Indeed, the landscapes are varied. Not to mention, everywhere you go, you’ll find an intricate labyrinth of culture to navigate.
Traveling the Balkans is not your typical travel experience, and “what should I do there?” is not the question you should be asking. In fact, it’s not so much about what to do, but rather observing the nuances and allowing your experience to just play out for itself.
It’s tough to put a finger on what makes the Balkans so unique. It may not be the largest region in the world, but it could very well be one of the most diverse. It’s culturally complex; the Balkan Peninsula consists of ten-and-a-half countries: Albania, Bosnia and Herzegovina, Bulgaria, Croatia, Greece, Kosovo, the Republic of Macedonia, Montenegro, Serbia, Slovenia, and the European part of Turkey.
That last one, Turkey, which accounts for “half,” might actually be the most historically significant.
For six centuries, the Ottoman Empire, a multinational, transcontinental power originating in Turkey, ruled much of Southeast Europe, North Africa, and Western Asia/The Middle East. During its reign, and through many wars and much contention, countries were won and lost, borders changed frequently, and revolutions came and went.
There were so many different powers at play, for so many hundreds of years, I simply cannot attempt to delve into the specifics. It’s too complicated.
In a place that, politically, can only be compared to the Wild West, there are some very interesting dynamics left over in today’s iteration of the Balkan nations.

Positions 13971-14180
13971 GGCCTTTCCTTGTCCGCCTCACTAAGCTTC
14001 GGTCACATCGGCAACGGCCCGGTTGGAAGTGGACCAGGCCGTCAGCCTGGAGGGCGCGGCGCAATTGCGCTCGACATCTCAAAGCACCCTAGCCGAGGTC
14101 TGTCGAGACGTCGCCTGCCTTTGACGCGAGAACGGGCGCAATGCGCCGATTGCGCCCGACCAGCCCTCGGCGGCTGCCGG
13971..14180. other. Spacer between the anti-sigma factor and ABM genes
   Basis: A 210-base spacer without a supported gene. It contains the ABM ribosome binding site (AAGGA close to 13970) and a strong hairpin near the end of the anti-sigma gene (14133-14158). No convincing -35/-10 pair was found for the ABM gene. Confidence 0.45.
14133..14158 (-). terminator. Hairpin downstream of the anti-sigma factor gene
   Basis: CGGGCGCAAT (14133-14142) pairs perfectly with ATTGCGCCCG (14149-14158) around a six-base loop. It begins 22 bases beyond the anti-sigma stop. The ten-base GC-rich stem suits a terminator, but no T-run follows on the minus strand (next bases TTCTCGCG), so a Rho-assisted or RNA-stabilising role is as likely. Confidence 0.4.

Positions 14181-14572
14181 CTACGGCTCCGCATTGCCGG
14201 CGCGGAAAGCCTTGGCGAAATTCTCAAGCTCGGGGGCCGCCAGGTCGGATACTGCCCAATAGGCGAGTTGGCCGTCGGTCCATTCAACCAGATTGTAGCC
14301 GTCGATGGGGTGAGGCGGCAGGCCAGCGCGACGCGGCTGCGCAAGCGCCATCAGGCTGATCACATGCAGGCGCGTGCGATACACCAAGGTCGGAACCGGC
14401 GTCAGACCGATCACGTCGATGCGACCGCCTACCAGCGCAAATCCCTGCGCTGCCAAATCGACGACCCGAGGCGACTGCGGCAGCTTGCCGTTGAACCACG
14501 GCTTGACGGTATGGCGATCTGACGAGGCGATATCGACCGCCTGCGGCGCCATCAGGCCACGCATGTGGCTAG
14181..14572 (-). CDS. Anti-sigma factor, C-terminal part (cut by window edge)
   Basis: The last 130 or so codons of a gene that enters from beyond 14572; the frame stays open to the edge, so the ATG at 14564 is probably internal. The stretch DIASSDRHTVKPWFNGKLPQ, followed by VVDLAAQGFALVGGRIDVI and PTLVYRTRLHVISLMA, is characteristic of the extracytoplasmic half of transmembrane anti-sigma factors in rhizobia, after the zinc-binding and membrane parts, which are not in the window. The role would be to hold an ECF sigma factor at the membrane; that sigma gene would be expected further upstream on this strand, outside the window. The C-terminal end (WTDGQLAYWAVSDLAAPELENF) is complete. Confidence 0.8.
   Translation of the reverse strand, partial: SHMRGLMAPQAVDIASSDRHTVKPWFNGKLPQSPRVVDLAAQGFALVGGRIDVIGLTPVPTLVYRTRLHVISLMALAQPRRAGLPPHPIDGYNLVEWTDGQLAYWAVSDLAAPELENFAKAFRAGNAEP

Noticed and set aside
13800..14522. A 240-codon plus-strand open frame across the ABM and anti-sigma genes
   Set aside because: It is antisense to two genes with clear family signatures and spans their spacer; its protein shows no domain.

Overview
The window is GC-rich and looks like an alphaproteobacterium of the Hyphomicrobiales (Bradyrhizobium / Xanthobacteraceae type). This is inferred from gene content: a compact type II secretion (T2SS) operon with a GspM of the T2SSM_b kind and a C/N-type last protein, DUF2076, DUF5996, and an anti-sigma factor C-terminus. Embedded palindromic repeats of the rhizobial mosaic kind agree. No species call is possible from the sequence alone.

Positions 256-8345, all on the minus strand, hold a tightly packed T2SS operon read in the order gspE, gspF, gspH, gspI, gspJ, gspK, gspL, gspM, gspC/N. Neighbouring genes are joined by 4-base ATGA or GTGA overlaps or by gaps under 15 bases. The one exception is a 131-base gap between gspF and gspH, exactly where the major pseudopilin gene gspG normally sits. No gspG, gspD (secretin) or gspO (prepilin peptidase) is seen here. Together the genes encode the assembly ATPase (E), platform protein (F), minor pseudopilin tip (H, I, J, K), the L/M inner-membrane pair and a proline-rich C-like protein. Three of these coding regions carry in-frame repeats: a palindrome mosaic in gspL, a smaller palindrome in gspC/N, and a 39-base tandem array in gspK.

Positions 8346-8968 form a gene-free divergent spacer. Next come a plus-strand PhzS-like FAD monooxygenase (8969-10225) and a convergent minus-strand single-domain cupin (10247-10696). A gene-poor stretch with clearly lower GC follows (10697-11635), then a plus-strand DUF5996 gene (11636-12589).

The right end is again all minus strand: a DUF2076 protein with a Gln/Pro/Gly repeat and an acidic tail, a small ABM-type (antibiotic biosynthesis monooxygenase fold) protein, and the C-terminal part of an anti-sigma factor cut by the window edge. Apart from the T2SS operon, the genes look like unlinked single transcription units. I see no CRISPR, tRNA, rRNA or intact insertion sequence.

While hitch-hiking in Albania, I met a man–a local newscaster–who received daily death threats from politicians. But what could he do? He was making his wage, and he was proud to be telling the truth about a country that he loves dearly.
He explained that the Albanians are a proud people because, for centuries, they had no allies, yet they fought for their country (literally) and they persevered.
The Albanians don’t have a lot. Their country is small, and they are the poorest country in all of Europe. But in recent wars, they fought for their land, for their people, for their lives, and they did it alone, with no help from neighboring countries.
They are proud, not for what they have, but for what they STILL have. They are proud, quite literally, because they are here.
Skopje, Macedonia, the capital city of what is also referred to as The Former Yugoslav Republic of Macedonia (FYROM), is littered with communist architecture. On seemingly every corner, and in every square, rest bizarre statues of Macedonian heroes and animals representing strength, like horses and lions.
An earthquake flattened much of the city in 1963, and the city is on a road to redevelopment, hence why the city of Skopje is almost always under construction, and why new buildings and statues are always being built. To most, they are regarded as tourist attractions.
But there’s another side to the story, something which is often not spoken of.